By Design – Issue 57, Spring 2022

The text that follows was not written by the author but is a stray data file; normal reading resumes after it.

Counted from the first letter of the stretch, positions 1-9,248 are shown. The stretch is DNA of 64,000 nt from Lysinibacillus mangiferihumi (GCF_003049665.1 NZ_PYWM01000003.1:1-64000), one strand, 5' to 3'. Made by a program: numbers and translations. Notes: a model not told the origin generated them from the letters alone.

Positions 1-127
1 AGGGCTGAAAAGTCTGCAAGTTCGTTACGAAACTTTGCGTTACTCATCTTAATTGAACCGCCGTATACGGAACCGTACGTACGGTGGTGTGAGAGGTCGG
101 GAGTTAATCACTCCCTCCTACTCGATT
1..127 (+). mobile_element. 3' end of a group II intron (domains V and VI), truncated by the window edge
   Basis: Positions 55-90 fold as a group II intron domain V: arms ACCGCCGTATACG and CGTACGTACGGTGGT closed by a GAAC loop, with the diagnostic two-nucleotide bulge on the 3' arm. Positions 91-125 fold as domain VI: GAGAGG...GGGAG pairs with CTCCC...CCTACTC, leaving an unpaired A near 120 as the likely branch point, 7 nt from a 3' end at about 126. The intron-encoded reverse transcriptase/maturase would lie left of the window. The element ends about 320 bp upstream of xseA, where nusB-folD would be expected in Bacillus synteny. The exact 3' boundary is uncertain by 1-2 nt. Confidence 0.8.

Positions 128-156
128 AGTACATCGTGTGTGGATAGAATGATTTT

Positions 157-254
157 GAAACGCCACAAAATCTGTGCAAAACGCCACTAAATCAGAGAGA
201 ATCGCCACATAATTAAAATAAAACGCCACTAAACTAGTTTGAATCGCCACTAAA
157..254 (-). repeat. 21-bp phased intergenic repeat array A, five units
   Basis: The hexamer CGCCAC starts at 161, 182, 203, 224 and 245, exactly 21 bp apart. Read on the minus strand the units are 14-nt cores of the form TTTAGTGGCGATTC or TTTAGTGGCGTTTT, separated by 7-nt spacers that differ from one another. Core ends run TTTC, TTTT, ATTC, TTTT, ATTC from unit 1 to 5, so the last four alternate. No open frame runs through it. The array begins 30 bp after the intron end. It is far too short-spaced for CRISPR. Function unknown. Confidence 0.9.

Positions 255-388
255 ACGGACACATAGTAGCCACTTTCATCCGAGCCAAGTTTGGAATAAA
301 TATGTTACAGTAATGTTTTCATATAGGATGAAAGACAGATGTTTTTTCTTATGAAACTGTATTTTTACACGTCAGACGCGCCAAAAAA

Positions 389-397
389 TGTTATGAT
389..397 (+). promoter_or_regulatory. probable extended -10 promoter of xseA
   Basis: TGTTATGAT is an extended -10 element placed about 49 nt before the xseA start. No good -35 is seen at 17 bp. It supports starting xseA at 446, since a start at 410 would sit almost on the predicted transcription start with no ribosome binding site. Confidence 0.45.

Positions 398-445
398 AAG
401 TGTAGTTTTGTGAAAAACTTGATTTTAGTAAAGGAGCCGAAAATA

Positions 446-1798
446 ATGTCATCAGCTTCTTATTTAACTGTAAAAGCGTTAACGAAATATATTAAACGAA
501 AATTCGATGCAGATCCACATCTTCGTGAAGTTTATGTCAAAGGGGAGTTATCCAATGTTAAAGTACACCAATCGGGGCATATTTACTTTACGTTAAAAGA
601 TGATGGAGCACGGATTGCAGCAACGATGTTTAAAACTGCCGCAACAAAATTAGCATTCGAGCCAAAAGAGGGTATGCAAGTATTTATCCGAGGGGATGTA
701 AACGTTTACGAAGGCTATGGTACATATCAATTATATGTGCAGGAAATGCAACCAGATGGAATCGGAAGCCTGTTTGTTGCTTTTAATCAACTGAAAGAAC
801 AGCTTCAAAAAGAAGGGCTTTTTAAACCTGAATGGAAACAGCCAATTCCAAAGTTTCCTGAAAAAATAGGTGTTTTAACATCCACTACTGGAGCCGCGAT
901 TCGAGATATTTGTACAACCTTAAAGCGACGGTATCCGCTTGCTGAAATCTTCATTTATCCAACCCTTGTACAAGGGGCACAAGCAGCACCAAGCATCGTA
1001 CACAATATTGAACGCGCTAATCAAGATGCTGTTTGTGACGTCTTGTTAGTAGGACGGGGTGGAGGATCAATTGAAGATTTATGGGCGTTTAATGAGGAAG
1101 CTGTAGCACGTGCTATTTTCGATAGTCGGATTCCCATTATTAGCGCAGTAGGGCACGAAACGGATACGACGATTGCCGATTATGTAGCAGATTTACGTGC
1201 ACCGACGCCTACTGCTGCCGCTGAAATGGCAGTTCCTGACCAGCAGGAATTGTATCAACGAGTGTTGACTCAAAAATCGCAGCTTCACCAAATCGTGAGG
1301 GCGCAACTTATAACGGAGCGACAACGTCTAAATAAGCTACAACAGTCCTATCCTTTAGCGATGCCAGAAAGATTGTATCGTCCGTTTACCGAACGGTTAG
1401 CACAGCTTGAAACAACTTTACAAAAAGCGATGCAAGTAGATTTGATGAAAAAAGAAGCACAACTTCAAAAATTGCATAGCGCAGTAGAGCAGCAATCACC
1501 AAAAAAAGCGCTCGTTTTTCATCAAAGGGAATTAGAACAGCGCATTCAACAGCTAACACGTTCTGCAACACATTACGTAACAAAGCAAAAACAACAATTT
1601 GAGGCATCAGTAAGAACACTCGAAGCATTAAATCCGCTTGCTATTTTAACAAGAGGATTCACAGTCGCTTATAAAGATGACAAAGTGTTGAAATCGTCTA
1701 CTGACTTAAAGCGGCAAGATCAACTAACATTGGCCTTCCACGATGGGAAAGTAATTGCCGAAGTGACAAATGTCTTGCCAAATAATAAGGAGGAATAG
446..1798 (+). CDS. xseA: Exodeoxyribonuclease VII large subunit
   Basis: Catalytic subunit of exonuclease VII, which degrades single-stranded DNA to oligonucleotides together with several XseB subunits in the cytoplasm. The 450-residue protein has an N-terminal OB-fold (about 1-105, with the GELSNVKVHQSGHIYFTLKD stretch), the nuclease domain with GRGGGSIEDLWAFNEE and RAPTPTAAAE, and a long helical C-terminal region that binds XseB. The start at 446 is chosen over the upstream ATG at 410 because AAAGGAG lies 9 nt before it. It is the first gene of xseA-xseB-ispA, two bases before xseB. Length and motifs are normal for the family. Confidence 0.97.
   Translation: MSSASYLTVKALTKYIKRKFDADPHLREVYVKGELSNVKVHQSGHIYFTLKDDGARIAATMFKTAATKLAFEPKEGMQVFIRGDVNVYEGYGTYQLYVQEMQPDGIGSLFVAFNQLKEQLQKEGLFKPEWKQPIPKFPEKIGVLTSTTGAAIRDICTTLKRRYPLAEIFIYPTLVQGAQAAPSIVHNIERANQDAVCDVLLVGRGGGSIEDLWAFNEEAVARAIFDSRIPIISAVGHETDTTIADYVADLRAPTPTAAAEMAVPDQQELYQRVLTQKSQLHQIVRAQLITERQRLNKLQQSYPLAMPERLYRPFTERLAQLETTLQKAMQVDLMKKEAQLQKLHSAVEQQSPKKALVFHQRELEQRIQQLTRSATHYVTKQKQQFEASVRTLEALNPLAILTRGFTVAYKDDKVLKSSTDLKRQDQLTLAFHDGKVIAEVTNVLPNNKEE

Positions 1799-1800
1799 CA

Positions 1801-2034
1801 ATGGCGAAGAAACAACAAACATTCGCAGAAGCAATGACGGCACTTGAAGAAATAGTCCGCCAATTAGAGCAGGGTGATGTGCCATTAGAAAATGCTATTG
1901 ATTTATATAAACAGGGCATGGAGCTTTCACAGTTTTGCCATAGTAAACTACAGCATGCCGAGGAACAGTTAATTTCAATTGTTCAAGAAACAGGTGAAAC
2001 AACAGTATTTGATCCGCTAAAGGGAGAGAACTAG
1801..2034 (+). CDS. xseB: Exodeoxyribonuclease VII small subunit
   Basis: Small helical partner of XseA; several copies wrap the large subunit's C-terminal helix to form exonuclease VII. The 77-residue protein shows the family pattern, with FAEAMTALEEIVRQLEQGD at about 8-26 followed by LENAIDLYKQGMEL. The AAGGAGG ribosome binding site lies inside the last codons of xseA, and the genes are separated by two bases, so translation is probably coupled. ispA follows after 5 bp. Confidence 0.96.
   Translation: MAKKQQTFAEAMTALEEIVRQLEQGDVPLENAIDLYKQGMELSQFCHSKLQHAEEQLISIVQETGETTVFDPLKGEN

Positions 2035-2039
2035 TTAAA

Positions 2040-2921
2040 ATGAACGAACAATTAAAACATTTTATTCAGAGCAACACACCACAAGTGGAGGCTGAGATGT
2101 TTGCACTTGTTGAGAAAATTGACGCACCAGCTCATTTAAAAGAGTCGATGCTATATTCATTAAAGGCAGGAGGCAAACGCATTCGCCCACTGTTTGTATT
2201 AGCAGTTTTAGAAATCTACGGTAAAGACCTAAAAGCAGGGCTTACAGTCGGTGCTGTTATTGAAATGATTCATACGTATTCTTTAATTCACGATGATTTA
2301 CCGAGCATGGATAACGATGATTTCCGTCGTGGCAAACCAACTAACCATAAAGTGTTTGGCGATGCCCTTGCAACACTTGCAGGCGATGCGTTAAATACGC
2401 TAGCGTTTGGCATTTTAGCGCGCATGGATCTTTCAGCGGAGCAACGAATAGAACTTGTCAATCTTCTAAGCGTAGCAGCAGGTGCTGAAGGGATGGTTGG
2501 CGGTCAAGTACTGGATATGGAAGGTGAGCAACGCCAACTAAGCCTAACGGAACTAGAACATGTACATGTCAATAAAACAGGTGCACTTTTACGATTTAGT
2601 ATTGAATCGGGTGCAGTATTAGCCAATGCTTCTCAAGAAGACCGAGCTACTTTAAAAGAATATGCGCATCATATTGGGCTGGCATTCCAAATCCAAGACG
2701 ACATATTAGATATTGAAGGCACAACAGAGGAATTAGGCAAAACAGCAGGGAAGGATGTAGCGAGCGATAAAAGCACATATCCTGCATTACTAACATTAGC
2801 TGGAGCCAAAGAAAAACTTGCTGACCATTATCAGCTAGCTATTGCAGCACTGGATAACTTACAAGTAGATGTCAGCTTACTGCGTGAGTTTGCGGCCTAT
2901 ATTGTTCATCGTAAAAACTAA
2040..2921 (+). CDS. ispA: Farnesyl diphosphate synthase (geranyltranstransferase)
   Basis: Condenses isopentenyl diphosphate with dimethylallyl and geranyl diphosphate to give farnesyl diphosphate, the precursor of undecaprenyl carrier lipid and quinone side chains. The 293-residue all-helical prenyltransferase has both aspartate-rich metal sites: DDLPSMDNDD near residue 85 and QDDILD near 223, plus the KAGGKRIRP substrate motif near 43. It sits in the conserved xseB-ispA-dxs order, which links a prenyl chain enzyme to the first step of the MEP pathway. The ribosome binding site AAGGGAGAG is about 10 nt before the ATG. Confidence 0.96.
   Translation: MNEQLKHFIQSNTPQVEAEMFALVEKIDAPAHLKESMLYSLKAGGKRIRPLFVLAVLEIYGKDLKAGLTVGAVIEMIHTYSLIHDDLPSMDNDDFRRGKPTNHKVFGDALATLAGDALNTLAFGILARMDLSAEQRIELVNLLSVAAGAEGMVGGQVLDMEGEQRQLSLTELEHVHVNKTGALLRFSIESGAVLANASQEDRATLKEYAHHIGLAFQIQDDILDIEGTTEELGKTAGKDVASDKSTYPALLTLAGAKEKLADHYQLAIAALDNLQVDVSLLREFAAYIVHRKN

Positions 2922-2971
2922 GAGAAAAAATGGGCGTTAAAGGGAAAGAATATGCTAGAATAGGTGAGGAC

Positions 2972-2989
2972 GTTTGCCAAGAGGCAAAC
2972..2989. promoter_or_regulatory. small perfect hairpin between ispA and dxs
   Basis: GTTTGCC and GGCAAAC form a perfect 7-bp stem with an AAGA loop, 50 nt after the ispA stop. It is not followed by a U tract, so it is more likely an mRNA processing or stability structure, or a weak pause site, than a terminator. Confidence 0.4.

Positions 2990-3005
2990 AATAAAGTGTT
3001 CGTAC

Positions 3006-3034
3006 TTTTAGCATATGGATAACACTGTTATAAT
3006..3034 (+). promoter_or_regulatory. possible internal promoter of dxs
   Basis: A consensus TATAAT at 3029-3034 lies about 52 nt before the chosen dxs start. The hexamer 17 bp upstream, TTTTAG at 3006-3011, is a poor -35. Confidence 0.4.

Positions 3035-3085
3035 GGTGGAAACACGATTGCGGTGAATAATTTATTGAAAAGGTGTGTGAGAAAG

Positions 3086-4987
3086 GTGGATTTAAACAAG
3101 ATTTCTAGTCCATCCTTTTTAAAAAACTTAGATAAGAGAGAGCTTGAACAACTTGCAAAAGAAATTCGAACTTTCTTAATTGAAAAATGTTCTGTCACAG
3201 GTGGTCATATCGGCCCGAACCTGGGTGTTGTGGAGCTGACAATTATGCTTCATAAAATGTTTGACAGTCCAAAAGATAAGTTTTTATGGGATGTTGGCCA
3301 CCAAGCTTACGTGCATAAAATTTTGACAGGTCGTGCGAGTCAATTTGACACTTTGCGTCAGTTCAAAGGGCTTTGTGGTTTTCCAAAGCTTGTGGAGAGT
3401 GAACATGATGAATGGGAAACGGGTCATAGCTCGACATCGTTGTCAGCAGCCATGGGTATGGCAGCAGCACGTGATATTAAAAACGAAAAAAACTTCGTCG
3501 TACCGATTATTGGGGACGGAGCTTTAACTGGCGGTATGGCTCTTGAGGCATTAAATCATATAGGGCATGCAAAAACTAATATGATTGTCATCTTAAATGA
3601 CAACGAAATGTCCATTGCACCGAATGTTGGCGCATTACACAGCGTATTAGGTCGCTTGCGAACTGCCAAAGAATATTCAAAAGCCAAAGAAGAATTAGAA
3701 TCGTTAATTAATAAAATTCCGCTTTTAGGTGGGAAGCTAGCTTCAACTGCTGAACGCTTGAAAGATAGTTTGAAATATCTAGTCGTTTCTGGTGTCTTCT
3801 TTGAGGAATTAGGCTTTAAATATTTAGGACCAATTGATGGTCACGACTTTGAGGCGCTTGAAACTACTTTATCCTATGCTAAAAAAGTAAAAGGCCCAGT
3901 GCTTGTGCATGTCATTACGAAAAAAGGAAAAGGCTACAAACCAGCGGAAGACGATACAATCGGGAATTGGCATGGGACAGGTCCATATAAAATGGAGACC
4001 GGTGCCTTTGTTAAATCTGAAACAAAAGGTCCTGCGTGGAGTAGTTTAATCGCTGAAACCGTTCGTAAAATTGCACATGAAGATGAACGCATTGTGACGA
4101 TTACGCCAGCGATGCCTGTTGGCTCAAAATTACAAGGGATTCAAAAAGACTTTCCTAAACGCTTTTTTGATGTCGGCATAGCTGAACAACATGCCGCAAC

14 PARTNERSHIP A good partnership between club and architect can deliver great results on the course. But what does it take to achieve a strong bond? Richard Humphreys considers three examples. Bill Gates once said: “Your most unhappy customers are your greatest source of learning.” In the software business, you may well get the opportunity to win back unhappy customers. But golf course architects rarely get that second chance. They may prefer to take comfort from the adage: “People who are the most difficult to please are often the least worth pleasing.” In the golf business, where there are countless variables and tastes are subjective, it can be difficult to pin down a precise formula for success. But one thing is for sure, the quality of the relationship between a club and its golf course architect will be a key contributor. To understand more about how great partnerships are forged, and what makes them work, we took a deeper dive into three examples, from Michigan, New Jersey and, firstly, South Korea. CJ Group and Golfplan The relationship between South Korean developer CJ Group and the design business Golfplan was forged with a trip to Scotland. “When Chairman Jay Lee asked me what I thought of his property in a mountainous area of Jeju Island and its potential to attract a global audience, I spoke of the Highlands golf experience,” says David Dale, ASGCA, who was first appointed by CJ Group in 1996. Following Dale’s advice, Lee organized a trip for his key staff to experience some of Scotland’s finest for success A formula